A Rapper and a Writer Play Ball

Francis Arevalo and best friend Irving Chong share a candid conversation on music, life and the beauty that comes from female collaboration. 


Francis Arevalo and I talk everyday. 

If anyone were to read our texts, they'd think it was all nonsense in a stream of NBAmojis, links to good music, and plans to be goofy together in real life. Most of our real conversations seem to happen on the mornings before we go play basketball, way before the sun rises. Maybe it’s because we’re both sleep deprived, or that we need to exercise thoughts before stepping into our own hyperbolic time chamber, but throughout the game, we open up about what’s frustrated us in the world over the week and discuss how we can help. On one particular car ride, Francis was frustrated about a line another local rapper spit. I told him not to worry about it, but his response was firm; “I can’t just ignore it.” One of the hardest things to learn, I've realized, is that not every person sees the world the same way you do. The hardest part is building empathy with those who don’t.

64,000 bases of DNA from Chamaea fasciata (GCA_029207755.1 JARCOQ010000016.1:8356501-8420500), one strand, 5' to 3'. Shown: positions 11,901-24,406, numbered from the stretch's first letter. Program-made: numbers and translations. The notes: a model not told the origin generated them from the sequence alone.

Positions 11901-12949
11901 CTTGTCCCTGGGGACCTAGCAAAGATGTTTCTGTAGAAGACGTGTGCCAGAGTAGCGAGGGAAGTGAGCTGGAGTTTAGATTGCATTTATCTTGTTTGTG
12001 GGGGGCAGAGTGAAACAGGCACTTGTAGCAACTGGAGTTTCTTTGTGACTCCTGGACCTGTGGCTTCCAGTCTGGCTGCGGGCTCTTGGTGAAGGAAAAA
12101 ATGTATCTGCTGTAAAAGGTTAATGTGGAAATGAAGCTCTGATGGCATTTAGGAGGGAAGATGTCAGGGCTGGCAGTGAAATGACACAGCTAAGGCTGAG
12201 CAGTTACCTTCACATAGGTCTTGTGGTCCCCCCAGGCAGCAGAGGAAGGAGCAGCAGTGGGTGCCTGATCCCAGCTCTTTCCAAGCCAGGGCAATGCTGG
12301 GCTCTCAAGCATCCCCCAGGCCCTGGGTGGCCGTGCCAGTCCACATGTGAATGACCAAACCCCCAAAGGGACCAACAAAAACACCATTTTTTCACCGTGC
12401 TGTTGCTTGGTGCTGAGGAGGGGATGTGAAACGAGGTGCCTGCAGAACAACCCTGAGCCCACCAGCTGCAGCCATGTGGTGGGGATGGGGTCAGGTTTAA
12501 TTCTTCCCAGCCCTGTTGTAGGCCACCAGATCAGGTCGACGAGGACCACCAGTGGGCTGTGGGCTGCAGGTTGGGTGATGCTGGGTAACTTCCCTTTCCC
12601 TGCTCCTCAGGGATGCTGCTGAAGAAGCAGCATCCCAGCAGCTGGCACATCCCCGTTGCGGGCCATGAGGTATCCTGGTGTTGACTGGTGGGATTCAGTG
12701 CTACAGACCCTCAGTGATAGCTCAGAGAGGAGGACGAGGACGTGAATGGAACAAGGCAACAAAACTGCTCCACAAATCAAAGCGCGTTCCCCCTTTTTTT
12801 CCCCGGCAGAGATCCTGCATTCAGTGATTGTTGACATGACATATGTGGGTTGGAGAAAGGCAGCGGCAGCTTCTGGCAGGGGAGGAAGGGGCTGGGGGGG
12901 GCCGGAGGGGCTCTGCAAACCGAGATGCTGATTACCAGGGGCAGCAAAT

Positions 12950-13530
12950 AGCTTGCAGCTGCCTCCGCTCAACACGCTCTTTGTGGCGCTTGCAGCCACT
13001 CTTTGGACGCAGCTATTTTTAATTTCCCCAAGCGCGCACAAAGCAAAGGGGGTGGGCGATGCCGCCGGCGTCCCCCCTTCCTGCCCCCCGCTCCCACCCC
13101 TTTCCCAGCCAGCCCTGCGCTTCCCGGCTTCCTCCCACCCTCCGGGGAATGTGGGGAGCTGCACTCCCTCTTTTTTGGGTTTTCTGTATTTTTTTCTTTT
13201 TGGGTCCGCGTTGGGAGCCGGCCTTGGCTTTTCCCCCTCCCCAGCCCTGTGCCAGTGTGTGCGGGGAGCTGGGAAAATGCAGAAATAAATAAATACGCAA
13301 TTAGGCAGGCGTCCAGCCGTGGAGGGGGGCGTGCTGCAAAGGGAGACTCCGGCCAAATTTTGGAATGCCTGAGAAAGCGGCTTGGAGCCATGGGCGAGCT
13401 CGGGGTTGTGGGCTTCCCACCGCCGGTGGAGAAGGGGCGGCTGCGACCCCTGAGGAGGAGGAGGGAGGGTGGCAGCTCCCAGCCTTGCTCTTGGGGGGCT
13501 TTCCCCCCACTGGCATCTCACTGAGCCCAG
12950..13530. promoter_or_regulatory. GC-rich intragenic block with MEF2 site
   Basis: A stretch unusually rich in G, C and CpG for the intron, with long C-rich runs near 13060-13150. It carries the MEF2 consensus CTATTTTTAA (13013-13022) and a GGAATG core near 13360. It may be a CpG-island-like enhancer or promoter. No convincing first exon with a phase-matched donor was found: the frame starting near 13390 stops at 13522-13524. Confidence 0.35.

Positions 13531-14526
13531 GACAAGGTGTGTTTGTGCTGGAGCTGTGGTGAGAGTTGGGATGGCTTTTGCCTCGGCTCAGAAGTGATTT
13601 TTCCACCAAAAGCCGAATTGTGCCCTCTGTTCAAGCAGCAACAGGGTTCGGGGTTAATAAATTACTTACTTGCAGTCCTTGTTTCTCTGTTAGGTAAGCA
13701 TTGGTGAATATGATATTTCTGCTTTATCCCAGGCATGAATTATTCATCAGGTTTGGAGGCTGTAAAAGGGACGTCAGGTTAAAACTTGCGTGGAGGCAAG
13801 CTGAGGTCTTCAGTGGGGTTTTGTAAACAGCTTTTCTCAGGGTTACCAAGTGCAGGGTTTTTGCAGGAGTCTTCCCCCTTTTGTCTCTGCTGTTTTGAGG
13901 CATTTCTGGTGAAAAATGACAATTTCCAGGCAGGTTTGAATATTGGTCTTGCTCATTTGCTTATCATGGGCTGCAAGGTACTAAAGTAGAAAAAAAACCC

I was the first person Francis told about his new project. Entitled “Love & Basketball,” this mixtape grew organically, and by organically I mean he wrote enough songs for multiple albums. I remember when he was deciding on which songs to put on “Love & Basketball,” he wanted it to be more than just a collection of songs. He was searching for his foundation, one song that anchored the rest. He found it in “Gardens.”

I’ve told Francis that he's a living room rapper. He wants every performance he puts on to be as inviting as a party in a close friend’s home. After recording “Gardens,” he might be the greenhouse rapper now, in the way his thoughts weave in and out and bloom, like the things we all are searching to say.